Asbestos is a mineral that was long favored in many industries due to its low cost, its extreme durability and it’s wonderful versatility as an insulator, heat protector and fireproofing material. But the many dangers of asbestos have led to a number of regulations and laws that restrict and govern the use of asbestos.
But despite the fact that asbestos exposure causes cancer like mesothelioma, lawmakers still have not banned its use and there are a number of products and industries where asbestos is still utilized even today.
Notably, there is no national asbestos or mesothelioma law in existence. Each individual state has its own regulations and rules concerning asbestos usage (mesowatch.com/mesothelioma-lawsuit-statute-limitations).
A Timeline of Asbestos and Mesothelioma Law
Asbestos usage in the United States was at an all time high around the turn of the century and by the mid1900s, it was at an alltime high. Since then, more than 50 nations have banned asbestos or banned asbestos use in certain applications and settings.
By the 1930s, many industries and companies were already said to be aware of the dangers of asbestos exposure. Medical evidence had been uncovered by the 1930s, linking asbestos to health problems, but despite this, the public remained largely uninformed about the dangers and many companies are accused of failing to caution or protect its workers and the public. By the time the 1960s arrived, a number of mesothelioma cases and other asbestos diseases had manifested in individuals who had undergone asbestos exposure decades earlier.
There are generally very few symptoms of asbestos exposure at the time the exposure occurs. It typically takes anywhere from 10 to 40 or more years for the effects of asbestos exposure to become apparent. So by the late 1960s, there were many instances of asbestos diseases such as mesothelioma cancer. It was these cases that have been credited with spurring a greater public awareness of the potentially deadly effects of asbestos exposure.
The late 1960s saw the first significant numbers of asbestos claims and mesothelioma lawsuits, filed by individuals who were seeking financial compensation for their losses. A number of these cases led to the discovery that numerous companies had known about the dangers of asbestos, but despite this knowledge, they failed to provide protection or warnings.
By the late 1970s, asbestos usage had started to drop off significantly and by the early 1980s, the dangers of asbestos were common knowledge. And with this greater public awareness came a greater focus on asbestos abatement. This asbestos abatement trend continues through to modern day, as asbestostainted building materials are removed and replaced with safer, more modern alternatives.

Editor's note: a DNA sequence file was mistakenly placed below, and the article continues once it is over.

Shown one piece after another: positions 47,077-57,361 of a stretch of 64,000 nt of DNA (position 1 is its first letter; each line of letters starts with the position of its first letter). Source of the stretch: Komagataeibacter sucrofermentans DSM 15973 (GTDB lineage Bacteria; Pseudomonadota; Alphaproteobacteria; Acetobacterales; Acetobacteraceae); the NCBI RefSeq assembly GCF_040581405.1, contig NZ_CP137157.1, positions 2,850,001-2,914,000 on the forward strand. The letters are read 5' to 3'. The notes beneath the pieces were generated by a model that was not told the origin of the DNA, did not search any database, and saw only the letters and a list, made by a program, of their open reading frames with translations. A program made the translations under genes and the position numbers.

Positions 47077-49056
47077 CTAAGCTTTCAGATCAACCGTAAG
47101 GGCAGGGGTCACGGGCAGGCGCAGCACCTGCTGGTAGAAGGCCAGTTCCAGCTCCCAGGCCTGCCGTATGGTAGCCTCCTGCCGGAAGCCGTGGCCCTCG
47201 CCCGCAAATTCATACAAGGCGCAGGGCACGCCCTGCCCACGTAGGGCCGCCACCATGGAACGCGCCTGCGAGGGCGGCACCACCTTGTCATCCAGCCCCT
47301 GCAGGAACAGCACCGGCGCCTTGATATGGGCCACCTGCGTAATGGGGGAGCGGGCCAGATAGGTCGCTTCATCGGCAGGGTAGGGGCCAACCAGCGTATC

The late 1970s also saw the first national asbestos exposure guidelines, which spurred additional legislation at a state and local level in the years that would follow.
Today, the Occupational Safety and Health Administration (OSHA) and the United States Environmental Protection Agency (EPA) play a very active role in protecting the public and ensuring that workers are not subjected to occupational asbestos exposure.
As of 2016, the United States still lacks a national ban on asbestos. A Washington politician sponsored a bill the Ban Asbestos in America Act of 2007 – but the measure was ultimately defeated in Congress.
Another measure, the Furthering Asbestos Claim Transparency (FACT) Act was introduced in 2013, but as of 2016, it still had not been passed into law.
Notably, there exists no national program for providing asbestos compensation. Individuals are left to pursue asbestos and mesothelioma compensation independently, some opting to file an asbestos exposure lawsuit, while others turn to mesothelioma lawyers to seek help filing asbestos claims with trust funds that have been established to compensate victims of specific companies.
Some critics have come down hard on U.S. legislators for failing to establish a system to help asbestos exposure victims and to provide mesothelioma compensation. Similar programs do exist for other victims of occupational exposure, such as American coal miners who are aided by the Black Lung Benefits Act.
Asbestos and Mesothelioma Law Assistance
If you or a loved one has developed mesothelioma or another asbestos disease, you may be eligible to file a mesothelioma claim with an asbestos trust fund. In addition, it may be worthwhile to obtain a case evaluation from an experienced asbestos lawyer or mesothelioma attorney who can determine if you may have sufficient grounds to file a lawsuit.
At MesoWatch.com, we’re committed to providing asbestos exposure victims and mesothelioma patients with the information they need to get the financial compensation, medical care and benefits that they deserve. But you must act immediately if you would like to obtain a confidential case evaluation.